The proposed research collaboration will focus on numerical modeling of nonlinear optical phenomena, with particular interest on developing efficient numerical methods that naturally capture the inherent physical aspects of the problem under consideration. Nonlinear optics is the area of optics that studies the interaction of light with matter in the regime where the response of the material system depends in a nonlinear manner on the amplitude of the applied optical excitation. As a consequence, when light of one or more frequencies impinges on a sample, light at a different or several different frequencies emerges (a phenomenon called frequency mixing). A simple example is the second-harmonic generation that is obtained when the wavelength of the light that emerges is exactly half that of the incident beam. Such phenomena, although essentially known since the beginning of optics, became particularly important as lasers came into widespread use. Indeed, these modifications of the optical properties of a given material are only obtained with sufficiently intense (and coherent) light. Nonlinear optical phenomena are nowadays at the heart of optical communications systems, optical sensing, optical imaging, the design of new laser sources etc. As a support to experiments, numerical modelling of nonlinear optical phenomena is essential. Numerous challenges need to be overcome to find appropriate and relevant models and provide efficient numerical computing environments for a given realistic scenario.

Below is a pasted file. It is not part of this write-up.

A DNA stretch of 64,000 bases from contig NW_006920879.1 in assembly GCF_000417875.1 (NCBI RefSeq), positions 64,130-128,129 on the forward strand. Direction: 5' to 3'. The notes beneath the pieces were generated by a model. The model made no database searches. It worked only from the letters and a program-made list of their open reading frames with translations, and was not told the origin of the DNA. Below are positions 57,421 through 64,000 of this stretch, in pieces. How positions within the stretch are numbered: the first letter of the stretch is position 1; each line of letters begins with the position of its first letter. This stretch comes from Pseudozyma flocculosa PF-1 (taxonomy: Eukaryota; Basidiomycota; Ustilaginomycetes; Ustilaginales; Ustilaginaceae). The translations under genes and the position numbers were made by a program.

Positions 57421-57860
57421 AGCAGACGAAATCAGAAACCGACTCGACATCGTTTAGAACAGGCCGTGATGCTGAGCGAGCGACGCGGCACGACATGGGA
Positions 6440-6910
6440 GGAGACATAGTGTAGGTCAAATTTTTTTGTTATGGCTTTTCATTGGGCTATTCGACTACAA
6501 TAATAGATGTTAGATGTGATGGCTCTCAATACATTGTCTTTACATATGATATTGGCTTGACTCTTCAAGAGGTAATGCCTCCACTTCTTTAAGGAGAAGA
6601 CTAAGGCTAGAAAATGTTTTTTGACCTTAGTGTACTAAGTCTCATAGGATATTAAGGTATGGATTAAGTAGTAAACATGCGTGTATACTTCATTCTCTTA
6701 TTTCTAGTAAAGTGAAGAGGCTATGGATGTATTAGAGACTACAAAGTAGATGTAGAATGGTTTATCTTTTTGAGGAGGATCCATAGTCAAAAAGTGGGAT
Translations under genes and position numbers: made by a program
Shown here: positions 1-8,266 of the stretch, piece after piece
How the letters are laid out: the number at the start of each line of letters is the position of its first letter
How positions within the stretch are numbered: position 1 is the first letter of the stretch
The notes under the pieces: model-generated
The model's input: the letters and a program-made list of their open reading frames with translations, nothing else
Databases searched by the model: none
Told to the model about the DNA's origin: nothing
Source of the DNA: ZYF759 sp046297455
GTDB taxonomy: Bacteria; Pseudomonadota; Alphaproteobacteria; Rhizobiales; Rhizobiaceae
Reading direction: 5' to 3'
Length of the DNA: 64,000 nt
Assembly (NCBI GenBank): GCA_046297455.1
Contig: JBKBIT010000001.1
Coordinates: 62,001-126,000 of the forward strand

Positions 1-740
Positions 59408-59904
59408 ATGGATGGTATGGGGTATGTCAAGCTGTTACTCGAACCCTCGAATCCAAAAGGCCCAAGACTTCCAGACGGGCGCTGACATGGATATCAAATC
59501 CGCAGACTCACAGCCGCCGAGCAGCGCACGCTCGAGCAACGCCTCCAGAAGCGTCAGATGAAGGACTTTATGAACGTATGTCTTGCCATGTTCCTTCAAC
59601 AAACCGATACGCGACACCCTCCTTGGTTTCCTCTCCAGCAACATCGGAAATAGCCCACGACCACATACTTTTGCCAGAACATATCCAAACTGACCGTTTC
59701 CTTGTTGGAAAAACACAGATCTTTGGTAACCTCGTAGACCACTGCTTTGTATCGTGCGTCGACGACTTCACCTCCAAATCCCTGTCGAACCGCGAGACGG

Modeling and Numerical Simulations of Microswimmers in Confined Domains

Ricardo Cortez (Tulane University), Shilpa Khatri (UC Merced)

Microswimmers are ubiquitous in nature and understanding their behavior is essential in biological fields and industrial applications. Due to their size and speeds, the fluid motion generated by these swimmers can be modeled using the Stokes equations, a linear PDE. The method of regularized Stokeslets and several variants and improvements have been developed over the last two decades for microscopic viscous flows. Recent developments related to these methods include regularized Stokeslet segments, a method of images for regularized Stokeslets near an infinite solid plane or outside a solid sphere, and evaluation techniques for the boundary integrals that arise in applications. In this project, the participants will have opportunities to (1) extend some of these methods to address novel applications and to (2) model applications and implement the methods. We expect the directions of the project will develop naturally based on the interests of the participants. Potential projects include comparisons of different numerical methods applied to test problems that provide insight into particular applications, modeling flows in confined domains, and improving on current numerical methods. The project will begin with a tutorial and hands-on activities on regularized Stokeslets, including discussions about their applications and limitations. Participants can expect some early reading assignments on background material.